The NEGC established the Transportation and Air Quality Committee at their meeting in 2008. Rail and transit advocates are working with those committee members to keep the governors and premiers focused on the importance of a balanced transportation system. Improving rail service is one of the most effective ways of reducing carbon emissions and also preserving open land.

About the Conference of New England Governors and Eastern Canadian Premiers

The Conference of New England Governors and Eastern Canadian Premiers was established in 1973. The Conference’s many accomplishments over the years include:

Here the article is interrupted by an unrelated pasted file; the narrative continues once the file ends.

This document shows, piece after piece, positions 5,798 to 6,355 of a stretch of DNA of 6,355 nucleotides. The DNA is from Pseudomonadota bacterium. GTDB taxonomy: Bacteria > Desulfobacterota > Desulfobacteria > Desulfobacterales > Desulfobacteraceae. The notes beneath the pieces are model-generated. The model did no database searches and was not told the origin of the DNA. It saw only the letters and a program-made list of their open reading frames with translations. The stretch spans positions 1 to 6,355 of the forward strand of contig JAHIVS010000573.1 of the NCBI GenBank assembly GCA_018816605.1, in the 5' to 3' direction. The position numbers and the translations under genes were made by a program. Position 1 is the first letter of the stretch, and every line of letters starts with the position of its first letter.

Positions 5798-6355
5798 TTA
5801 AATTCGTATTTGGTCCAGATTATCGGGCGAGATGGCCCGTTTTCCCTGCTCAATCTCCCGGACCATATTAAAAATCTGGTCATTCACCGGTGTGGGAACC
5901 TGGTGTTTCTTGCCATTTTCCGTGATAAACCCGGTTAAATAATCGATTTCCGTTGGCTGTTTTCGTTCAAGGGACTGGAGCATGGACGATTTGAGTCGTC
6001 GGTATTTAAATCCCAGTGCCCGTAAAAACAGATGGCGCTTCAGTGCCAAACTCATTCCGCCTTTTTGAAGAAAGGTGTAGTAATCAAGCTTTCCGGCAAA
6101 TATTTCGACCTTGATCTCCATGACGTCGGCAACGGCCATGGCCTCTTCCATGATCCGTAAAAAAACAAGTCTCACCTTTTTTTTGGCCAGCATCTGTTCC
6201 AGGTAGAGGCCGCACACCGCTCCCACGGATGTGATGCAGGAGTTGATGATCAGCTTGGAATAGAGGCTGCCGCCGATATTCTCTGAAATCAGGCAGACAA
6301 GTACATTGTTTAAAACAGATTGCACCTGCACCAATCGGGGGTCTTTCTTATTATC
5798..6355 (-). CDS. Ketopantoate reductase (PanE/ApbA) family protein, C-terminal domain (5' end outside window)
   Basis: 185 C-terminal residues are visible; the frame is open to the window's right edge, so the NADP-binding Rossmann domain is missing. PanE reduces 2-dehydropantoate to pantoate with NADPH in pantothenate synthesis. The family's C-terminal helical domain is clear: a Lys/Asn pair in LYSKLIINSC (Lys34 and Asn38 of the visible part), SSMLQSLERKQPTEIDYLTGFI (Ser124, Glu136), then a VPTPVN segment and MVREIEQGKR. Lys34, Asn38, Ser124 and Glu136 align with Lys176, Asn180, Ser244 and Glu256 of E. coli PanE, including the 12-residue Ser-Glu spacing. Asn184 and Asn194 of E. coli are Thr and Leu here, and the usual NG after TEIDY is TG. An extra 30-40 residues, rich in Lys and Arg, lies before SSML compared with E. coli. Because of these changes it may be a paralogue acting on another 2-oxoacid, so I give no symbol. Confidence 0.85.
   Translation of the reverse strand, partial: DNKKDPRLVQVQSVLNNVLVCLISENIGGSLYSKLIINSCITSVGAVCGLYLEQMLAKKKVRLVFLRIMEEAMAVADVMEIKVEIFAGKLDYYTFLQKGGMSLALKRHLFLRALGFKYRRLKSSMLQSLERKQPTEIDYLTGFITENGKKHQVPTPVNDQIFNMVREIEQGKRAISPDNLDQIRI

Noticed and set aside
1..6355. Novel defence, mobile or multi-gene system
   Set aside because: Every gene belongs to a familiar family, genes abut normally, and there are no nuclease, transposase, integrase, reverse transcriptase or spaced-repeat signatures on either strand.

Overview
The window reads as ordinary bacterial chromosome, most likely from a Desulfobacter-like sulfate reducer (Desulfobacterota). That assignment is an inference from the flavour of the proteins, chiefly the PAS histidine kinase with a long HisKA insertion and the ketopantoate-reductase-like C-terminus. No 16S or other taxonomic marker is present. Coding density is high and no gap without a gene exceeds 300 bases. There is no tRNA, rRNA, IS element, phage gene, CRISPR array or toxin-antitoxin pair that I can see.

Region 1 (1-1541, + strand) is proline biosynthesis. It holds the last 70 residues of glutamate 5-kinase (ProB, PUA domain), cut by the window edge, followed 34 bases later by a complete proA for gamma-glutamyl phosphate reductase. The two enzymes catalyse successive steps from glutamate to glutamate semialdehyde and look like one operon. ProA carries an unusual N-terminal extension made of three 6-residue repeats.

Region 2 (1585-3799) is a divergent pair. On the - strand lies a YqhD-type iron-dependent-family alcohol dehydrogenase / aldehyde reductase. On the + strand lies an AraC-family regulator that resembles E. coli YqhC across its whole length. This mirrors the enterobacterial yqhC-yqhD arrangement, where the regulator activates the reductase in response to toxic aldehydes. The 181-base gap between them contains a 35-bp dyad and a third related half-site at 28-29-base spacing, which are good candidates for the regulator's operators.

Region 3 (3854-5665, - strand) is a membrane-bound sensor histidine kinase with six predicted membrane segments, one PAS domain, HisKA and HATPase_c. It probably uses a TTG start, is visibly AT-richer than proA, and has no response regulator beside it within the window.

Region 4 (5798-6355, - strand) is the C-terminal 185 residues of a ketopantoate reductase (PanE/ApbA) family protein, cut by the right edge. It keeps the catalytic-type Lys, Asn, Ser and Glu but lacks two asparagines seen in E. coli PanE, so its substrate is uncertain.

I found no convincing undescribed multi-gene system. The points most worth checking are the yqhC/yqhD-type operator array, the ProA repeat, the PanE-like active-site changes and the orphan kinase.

At their conferences, generally held annually, the Governors and Premiers discuss issues of common interest and concern, and enact policy resolutions that call on actions by the state and provincial governments, as well as by the two national governments. During the year, the Conference convenes meetings of state and provincial officials, organizes roundtables and workshops, and prepares reports and studies of issues of regional import.

Copies of the New England Governors’ Renewable Energy Blueprint and the report of the NEGC’s Blue Ribbon Commission on Land Conservation are available at the NEGC’s website at www.negc.org.


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NEWS FROM AMTRAK... News From Amtrak...  

Two Images: www.iciclestation.com  

Amtrak Adding A Stop In Leavenworth

 

From Seattle Transportation Watch

 

WASHINGTON STATE ... Put on your lederhosen and hop aboard the train.